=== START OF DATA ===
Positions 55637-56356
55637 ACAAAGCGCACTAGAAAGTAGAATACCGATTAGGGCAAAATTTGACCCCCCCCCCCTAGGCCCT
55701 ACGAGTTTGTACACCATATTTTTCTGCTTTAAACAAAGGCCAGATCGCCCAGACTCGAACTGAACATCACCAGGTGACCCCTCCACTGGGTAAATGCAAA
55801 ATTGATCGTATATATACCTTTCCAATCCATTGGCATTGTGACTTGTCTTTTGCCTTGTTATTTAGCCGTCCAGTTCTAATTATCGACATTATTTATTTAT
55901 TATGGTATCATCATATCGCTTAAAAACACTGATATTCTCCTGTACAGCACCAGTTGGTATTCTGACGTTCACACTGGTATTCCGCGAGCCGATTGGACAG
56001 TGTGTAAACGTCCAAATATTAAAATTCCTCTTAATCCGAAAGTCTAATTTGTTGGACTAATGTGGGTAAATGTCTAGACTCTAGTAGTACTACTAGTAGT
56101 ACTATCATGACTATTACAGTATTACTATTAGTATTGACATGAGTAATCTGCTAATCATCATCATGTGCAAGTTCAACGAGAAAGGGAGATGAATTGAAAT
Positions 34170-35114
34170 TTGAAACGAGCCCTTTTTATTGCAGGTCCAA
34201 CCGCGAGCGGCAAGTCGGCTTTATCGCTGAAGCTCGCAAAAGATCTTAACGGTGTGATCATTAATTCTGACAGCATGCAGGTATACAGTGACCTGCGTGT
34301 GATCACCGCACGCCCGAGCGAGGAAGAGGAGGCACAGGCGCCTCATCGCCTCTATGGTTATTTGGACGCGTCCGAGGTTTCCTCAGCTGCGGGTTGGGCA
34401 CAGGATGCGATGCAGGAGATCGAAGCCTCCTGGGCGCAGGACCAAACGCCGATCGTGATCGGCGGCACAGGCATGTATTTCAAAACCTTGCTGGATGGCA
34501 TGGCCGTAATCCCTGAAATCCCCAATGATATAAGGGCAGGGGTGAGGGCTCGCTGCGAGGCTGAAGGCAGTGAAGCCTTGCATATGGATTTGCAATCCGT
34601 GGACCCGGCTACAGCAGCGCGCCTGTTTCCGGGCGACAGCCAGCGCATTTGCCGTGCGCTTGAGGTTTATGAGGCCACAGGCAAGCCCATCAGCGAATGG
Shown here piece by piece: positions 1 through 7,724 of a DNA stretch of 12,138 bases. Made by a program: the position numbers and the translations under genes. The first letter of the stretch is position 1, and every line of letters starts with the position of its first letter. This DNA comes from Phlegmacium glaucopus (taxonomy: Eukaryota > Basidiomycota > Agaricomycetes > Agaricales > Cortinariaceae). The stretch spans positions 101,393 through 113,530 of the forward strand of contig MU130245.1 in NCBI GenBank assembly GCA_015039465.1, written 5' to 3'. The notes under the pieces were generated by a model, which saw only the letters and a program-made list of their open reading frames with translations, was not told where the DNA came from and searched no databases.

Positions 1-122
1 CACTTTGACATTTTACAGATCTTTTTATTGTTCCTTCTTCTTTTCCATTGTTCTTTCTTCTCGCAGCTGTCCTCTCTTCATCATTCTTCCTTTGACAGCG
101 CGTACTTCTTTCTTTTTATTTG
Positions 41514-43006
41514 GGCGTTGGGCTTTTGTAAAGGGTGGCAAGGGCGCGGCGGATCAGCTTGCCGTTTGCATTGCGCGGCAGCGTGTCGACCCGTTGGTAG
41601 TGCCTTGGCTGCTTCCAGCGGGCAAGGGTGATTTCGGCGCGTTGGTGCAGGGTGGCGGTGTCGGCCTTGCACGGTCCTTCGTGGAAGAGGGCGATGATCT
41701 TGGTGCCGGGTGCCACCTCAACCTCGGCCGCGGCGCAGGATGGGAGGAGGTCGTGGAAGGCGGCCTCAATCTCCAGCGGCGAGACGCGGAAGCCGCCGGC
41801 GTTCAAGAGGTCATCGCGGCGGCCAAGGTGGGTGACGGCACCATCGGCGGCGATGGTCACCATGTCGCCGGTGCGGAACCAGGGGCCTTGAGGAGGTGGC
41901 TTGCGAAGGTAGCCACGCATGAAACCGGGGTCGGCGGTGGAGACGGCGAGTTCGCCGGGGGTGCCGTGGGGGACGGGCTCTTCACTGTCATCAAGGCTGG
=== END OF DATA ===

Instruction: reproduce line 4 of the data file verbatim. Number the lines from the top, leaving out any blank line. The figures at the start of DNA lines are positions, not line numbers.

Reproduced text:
55801 ATTGATCGTATATATACCTTTCCAATCCATTGGCATTGTGACTTGTCTTTTGCCTTGTTATTTAGCCGTCCAGTTCTAATTATCGACATTATTTATTTAT